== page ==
Jon Vlassopulos

Jon Vlassopulos

Napster, the successor to the file-sharing program that disrupted the music industry at about the turn of the century, is moving its headquarters to Music City.

According to a company representative, Napster does not yet have an office in Nashville. But Jon Vlassopulos, named CEO late last year, lives in Brentwood and is evaluating potential areas of the city. Beyond Vlassopulos, Napster has not started hiring locally but has open job listings in the city.

“My mother is from Kentucky and I have been coming to the Nashville area since I was a boy to visit relatives,” Vlassopulos said in a release. “During the pandemic, I had the opportunity to move my family here from California. I think Nashville is the most exciting city in America right now both culturally and economically. Looking at how the city of Nashville supports businesses, especially those involved in the music industry, the decision to move Napster’s headquarters here was a no-brainer. I’m thrilled to be able to collaborate with the incoming mayor, the city of Nashville, Launch Tennessee, local venture capital firms, colleagues within the music industry, and other startups that have also made Nashville their home.”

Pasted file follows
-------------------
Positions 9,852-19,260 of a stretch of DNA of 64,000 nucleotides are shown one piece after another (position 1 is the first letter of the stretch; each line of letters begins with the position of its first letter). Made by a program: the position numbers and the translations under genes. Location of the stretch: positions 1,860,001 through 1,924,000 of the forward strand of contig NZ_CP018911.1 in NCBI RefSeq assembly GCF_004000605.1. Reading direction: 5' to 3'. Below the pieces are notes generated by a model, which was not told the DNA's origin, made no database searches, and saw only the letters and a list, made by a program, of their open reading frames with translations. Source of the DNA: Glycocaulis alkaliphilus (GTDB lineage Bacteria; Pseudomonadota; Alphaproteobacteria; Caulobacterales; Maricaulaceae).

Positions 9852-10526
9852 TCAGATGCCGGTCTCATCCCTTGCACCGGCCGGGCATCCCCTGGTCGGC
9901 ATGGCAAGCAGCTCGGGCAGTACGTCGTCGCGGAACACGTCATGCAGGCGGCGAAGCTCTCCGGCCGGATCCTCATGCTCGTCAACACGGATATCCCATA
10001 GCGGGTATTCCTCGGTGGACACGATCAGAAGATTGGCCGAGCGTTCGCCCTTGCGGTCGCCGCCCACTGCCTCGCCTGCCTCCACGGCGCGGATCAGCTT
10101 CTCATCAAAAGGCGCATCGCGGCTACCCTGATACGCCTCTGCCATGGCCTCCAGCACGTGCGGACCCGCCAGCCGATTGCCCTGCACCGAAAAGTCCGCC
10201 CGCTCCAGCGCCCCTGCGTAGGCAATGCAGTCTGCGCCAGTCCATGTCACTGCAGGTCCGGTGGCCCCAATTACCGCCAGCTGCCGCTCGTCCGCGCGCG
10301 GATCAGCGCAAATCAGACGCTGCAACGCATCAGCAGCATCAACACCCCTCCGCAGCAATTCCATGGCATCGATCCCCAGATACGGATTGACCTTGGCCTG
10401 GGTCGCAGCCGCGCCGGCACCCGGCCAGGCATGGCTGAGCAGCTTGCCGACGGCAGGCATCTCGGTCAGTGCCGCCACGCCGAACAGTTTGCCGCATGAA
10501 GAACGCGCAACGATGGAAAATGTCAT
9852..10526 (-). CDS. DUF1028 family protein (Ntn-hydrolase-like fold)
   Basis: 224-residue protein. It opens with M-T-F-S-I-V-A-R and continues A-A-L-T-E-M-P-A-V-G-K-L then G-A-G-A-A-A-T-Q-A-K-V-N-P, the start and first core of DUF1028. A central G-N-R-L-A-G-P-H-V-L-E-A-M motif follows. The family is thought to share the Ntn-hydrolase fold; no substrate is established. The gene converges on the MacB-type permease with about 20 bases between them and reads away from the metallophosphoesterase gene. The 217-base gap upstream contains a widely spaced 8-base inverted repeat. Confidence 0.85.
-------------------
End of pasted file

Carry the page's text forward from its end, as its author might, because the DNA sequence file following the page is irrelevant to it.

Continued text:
According to company materials, Napster was “acquired in April 2022 by some of the biggest investors in Web3” and is working to “incorporate Web3 functionality into the core service,” a subscription streaming service similar to Spotify or Apple Music.

The release notes Napster operates offices worldwide, including in London, Seattle and Sao Paolo. The brand has gone through several iterations since it first shut down in the early 2000s when it faced multiple copyright lawsuits, including its 2008 purchase by Best Buy and its later merger with streaming service Rhapsody.

“Bringing Napster to Nashville reinforces Tennessee’s role as a formidable player in the innovation economy nationally,” said Monique Villa, chief investment officer of Launch Tennessee. “Launch Tennessee is committed to providing companies with the resources they need to embed themselves locally and make connections statewide, ultimately creating sustainable economic growth for decades to come.”